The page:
The impact of Covid-19 has had an unprecedented impact on employee wellbeing. While there have been some positive effects, the negative impacts pose both legal and commercial risks. Productivity drops while disputes rise. Proactivity is key to tackling such threats.
The most obvious risks relate to health and safety, and discrimination. Navigating the return to work must involve risk assessments which assess different groups including the ‘vulnerable’ who are potentially disabled under the Equality Act.
Return-to-work plans should involve consultation with employees and pilot schemes utilised to address any potential issues. Procedures for reporting concerns should be in place and employees must be reminded of safe practices to alleviate concerns. Ensuring that return-to-work plans do not disadvantage certain protected groups is a must.
Employers should address the root causes of poor mental health; fear of contracting the virus, bereavement and grief, lack of job security and isolation can all contribute to a decline in employee wellbeing.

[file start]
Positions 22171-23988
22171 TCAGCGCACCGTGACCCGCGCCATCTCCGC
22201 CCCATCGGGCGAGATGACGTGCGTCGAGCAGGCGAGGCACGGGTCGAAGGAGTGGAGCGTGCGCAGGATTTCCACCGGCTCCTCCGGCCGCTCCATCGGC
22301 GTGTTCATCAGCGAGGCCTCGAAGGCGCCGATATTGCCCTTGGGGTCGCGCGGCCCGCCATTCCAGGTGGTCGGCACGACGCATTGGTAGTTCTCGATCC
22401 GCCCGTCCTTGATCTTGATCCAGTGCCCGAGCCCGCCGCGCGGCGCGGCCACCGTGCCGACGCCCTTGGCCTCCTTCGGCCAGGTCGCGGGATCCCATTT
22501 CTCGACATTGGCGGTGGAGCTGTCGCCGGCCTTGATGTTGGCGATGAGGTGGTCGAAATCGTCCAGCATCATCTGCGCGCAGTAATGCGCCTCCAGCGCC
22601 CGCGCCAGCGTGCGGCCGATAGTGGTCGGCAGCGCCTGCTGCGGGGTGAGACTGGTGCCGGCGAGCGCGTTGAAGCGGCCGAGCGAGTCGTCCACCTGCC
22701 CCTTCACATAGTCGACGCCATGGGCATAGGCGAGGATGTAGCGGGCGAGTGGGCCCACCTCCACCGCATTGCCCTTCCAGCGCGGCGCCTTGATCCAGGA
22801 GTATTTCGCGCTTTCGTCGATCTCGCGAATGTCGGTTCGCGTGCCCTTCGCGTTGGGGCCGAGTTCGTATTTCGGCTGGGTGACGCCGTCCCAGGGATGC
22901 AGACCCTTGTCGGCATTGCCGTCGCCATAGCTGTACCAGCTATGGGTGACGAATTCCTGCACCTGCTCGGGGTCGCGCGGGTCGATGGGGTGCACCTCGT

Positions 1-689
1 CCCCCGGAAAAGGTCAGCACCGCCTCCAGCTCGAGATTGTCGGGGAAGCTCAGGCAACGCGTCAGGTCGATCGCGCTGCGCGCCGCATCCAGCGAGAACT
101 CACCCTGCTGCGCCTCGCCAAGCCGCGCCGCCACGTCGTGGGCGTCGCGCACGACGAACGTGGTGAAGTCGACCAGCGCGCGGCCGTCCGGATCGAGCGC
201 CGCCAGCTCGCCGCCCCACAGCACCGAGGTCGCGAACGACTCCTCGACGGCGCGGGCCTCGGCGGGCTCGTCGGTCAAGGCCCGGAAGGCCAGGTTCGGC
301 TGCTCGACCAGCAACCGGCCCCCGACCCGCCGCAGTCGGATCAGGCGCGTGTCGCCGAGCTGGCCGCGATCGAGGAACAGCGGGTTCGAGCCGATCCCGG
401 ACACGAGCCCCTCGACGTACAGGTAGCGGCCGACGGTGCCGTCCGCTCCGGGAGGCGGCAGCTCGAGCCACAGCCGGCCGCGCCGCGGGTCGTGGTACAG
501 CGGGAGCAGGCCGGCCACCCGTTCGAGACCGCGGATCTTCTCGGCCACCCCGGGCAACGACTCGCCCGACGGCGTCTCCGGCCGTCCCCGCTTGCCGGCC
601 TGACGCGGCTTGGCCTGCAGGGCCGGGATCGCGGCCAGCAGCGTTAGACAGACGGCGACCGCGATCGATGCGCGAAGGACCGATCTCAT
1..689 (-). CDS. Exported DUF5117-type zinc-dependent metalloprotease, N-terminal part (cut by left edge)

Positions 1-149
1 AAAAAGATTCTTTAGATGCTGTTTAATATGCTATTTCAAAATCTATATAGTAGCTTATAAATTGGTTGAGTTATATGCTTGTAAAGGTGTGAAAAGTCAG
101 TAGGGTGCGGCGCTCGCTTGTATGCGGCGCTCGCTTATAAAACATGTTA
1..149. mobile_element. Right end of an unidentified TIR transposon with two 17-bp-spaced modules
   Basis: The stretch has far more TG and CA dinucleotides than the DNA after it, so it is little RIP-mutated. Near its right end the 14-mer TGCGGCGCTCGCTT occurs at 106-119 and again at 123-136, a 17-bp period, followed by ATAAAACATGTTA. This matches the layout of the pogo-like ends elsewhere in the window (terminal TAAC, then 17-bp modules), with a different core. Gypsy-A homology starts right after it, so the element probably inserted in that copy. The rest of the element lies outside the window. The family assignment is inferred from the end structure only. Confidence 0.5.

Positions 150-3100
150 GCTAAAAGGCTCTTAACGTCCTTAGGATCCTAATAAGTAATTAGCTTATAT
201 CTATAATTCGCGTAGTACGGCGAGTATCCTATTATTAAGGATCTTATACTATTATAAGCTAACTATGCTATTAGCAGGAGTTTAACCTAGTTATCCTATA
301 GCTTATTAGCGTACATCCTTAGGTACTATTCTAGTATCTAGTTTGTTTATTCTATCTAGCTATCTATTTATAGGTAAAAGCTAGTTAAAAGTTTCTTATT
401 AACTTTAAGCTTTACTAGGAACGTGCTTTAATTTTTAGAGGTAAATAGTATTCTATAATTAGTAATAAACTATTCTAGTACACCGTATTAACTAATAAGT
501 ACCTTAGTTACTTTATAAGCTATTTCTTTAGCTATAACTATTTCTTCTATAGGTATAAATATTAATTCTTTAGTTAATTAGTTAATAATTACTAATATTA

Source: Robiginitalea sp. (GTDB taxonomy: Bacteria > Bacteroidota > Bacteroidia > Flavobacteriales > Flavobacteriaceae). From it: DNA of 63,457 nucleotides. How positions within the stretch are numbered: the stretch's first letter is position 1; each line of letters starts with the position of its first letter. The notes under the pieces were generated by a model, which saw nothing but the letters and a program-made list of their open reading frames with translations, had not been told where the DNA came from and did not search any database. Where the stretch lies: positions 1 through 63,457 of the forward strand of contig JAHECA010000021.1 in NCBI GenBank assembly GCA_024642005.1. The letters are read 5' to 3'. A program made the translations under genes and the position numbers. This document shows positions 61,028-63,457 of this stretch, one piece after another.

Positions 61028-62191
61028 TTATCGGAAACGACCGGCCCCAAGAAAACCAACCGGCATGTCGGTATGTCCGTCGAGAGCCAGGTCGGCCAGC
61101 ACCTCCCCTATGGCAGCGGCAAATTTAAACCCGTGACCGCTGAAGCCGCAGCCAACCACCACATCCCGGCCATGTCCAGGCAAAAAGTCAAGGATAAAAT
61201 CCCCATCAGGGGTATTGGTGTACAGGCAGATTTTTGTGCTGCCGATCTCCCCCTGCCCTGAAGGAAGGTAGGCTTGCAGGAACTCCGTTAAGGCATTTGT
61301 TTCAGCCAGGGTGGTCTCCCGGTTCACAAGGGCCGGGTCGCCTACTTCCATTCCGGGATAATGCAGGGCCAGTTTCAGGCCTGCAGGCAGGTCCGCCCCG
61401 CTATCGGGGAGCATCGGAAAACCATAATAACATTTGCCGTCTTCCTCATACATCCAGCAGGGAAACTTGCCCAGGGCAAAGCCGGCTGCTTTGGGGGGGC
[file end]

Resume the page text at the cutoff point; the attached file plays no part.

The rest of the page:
Where possible, employees need to communicate with staff about how the business is finding ways to ensure jobs are kept safe to ensure peace of mind. Employers can video call staff purely for wellbeing purposes, as well as implement support structures for those suffering with grief.
An employer can introduce inclusive virtual social activities to boost team morale, ensure homeworkers have comfortable workstations, provide wellbeing-focused benefits, such as mindfulness and exercise app subscriptions, and above all be flexible.
Due to Covid-19, the workplace is changing; employees may start working from home when they wish, provided there is a clear line of communication. The typical working day may move from nine-to-five, towards an agile day based on mutual circumstances, for example, employees working late due to childcare responsibilities.
The success of such a switch in working practices will be results driven and measured by output. Employee wellbeing and safety will be paramount; employers and employees will work cohesively to engender a culture of sustainable management.
Ed Dickinson is an employment team associate at Cripps Pemberton Greenish